In a move breaking with decades of Southern Baptist Convention tradition, SBC President Ed Litton, pastor of Redemption Church in Mobile, Ala., announced in a video statement March 1 that he does not intend to seek a second term as president of the nation’s largest non-Catholic denomination.
The last SBC president not to seek re-election for a second one-year term was Adrian Rogers in 1980. Rogers was the first in a line of presidents elected to lead the so-called “conservative resurgence,” which turned the denomination in a decidedly conservative direction. Rogers later ran again and served two more years as president from 1986 to 1988.
For three decades prior to 1980, no SBC president served more than one successive term.
Citing “painful conflicts and intense discussions” currently ongoing in the SBC, Litton made the announcement of his abstention from the presidential race while also going into more detail regarding a new “gospel-based (racial) reconciliation initiative” he plans to present to the churches at the June annual meeting in Anaheim, Calif. He had also announced these plans for a racial reconciliation initiative last week in his address to the SBC Executive Committee.
Further, Litton again acknowledged and apologized for his “own failures and shortcomings for mistakes” he allegedly “made in the preparation and delivery of particular sermons” — referring to a scandal that has plagued his presidency since allegations of sermon plagiarism were made mere weeks after his election to the office last June.
Litton has presided over a tumultuous year within the SBC, with rancor over an investigation into alleged mishandling of sexual abuse cases by SBC officials, the resignation of the president of the SBC Executive Committee and unceasing criticism from the Conservative Baptist Network, which has employed nearly identical tactics to the architects of the “conservative resurgence,” vehemently opposing Litton, and even in July 2021 called for his resignation.
Today’s announcement likely will create a political situation in the SBC more crowded and volatile than last year’s four-person race.
In view of Litton’s announcement, multiple SBC pastors and leaders communicated their admiration for Litton. Former SBC President James Merritt said in a statement on Twitter, “I have the deepest love and respect for @EdLitton who regardless of any other narrative is a true man of God who loves his Lord, his church and his denomination. This was a selfless decision that God will honor, and I commend and admire and thank him for his service to the SBC.”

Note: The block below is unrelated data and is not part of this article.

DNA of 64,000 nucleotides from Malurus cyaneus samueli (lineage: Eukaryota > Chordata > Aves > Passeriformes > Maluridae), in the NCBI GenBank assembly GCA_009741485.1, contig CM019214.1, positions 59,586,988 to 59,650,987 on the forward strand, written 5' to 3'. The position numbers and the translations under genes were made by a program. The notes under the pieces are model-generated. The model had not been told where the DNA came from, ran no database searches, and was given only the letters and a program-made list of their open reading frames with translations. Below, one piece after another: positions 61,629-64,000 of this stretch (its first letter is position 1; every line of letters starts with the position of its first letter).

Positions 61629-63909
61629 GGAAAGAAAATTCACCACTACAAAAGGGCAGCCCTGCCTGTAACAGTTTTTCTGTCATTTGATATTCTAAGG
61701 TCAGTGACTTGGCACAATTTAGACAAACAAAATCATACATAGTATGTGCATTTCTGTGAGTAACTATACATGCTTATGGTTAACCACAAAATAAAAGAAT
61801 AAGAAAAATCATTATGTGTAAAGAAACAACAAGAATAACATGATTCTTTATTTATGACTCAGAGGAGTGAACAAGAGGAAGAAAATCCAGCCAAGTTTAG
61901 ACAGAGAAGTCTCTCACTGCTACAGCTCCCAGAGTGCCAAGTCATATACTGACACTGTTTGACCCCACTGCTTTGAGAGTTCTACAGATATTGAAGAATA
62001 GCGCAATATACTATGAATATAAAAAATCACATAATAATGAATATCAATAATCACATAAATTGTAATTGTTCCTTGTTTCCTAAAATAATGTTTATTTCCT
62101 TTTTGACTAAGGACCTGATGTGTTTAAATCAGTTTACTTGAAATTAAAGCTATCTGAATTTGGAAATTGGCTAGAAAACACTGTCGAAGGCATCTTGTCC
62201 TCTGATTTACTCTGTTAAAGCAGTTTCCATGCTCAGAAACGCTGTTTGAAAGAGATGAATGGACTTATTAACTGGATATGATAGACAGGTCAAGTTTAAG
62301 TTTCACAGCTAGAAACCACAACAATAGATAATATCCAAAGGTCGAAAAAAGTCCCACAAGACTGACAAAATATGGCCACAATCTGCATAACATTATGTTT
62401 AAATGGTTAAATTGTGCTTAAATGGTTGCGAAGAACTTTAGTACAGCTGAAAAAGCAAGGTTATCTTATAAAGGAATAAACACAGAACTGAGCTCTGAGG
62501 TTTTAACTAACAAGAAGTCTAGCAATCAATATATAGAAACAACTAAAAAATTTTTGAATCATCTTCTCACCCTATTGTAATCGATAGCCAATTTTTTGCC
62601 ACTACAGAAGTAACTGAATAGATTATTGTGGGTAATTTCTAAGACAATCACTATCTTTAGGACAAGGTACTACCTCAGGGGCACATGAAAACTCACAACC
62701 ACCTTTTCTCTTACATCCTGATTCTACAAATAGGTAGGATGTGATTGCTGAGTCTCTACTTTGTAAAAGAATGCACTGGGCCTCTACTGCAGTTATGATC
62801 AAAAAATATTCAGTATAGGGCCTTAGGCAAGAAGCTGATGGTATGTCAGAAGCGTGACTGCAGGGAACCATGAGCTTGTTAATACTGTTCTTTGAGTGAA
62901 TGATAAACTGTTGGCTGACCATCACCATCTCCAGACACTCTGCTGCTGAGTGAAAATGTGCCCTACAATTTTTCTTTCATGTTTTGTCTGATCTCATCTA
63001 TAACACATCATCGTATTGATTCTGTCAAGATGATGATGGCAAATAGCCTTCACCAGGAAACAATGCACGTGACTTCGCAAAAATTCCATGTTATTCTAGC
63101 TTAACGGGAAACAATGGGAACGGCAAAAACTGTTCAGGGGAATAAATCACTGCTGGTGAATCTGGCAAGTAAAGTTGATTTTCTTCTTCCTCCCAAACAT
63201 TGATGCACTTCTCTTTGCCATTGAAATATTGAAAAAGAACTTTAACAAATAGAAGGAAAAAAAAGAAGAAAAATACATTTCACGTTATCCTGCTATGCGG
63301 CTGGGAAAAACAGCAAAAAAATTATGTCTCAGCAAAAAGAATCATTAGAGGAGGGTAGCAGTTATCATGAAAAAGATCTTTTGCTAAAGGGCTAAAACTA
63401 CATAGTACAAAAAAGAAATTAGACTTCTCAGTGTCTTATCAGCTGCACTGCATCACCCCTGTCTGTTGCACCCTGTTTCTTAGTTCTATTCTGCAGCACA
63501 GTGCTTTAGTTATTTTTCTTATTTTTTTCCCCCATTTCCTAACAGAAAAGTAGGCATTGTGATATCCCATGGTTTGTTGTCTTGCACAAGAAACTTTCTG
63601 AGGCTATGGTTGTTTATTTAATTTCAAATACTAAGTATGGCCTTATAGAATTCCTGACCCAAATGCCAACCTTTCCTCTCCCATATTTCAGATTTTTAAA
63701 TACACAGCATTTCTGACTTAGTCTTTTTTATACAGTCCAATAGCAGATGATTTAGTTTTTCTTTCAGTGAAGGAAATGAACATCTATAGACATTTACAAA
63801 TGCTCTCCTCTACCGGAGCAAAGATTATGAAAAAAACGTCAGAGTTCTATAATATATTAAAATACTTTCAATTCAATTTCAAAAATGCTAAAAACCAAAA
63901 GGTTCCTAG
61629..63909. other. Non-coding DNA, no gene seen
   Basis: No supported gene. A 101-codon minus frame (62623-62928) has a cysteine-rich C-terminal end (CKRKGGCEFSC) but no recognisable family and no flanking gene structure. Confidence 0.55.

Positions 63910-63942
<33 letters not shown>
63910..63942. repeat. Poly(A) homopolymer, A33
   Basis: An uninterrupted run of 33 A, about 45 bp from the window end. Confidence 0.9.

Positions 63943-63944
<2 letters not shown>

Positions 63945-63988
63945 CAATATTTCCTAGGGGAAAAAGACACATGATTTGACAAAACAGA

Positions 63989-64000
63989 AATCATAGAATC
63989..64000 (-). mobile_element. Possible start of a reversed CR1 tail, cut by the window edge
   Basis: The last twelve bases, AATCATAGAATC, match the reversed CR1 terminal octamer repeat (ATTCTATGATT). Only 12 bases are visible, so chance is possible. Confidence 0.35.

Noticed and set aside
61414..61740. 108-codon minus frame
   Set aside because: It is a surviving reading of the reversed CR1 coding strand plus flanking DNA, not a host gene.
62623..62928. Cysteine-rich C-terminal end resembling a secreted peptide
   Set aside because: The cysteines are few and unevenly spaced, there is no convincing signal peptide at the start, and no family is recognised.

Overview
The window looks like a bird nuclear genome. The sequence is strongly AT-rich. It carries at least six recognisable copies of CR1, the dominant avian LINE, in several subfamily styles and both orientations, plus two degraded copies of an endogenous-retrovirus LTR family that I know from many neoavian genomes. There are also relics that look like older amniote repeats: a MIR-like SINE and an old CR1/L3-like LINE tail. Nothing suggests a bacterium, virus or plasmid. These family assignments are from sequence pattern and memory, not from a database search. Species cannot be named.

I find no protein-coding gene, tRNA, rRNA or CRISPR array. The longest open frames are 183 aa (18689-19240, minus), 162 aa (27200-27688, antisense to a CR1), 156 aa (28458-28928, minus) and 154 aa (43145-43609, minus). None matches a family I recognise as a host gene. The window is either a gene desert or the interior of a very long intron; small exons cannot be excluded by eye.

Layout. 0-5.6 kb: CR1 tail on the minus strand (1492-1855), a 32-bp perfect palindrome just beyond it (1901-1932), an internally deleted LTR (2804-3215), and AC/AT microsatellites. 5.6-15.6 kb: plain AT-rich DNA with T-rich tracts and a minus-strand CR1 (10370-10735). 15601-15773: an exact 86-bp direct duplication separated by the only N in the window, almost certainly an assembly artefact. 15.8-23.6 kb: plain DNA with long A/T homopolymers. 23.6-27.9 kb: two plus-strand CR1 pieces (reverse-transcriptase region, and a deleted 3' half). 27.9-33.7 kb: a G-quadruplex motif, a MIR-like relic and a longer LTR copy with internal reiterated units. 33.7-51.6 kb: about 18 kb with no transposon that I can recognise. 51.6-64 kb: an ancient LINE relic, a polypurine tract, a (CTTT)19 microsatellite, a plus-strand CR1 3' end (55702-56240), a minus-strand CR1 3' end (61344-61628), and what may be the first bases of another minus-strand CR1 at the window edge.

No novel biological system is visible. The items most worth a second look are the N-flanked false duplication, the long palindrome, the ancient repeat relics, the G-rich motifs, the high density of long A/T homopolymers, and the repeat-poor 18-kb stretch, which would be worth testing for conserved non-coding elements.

Brent Leatherwood, acting president of the SBC Ethics and Religious Liberty Commission, also took to Twitter to communicate his appreciation for Litton: “I consider it a privilege to have been able to work alongside him during his time as SBC president. Important work still to be done. I’m looking forward to helping him run through the finish line in Anaheim.”
Danny Akin, president of Southeastern Baptist Theological Seminary and one of Litton’s endorsers in last year’s race, tweeted: “Thank you @EdLitton for your service and visionary leadership of our Convention of churches. I love you my brother. You have served us well and your vision for our future is one all Southern Baptists can embrace.”
Others did not leave such glowing reviews of Litton’s leadership. East Texas pastor Tom Buck, a vocal online conservative critic of SBC leadership, tweeted that he thought it would be best if Litton stepped down immediately and let SBC First Vice President Lee Brand, a member of the Conservative Baptist Network Steering Council, take over as a “great first gesture toward his own stated goal” of racial reconciliation. Litton is white; Brand is Black.
The SBC annual meeting is set to take place June 14-15.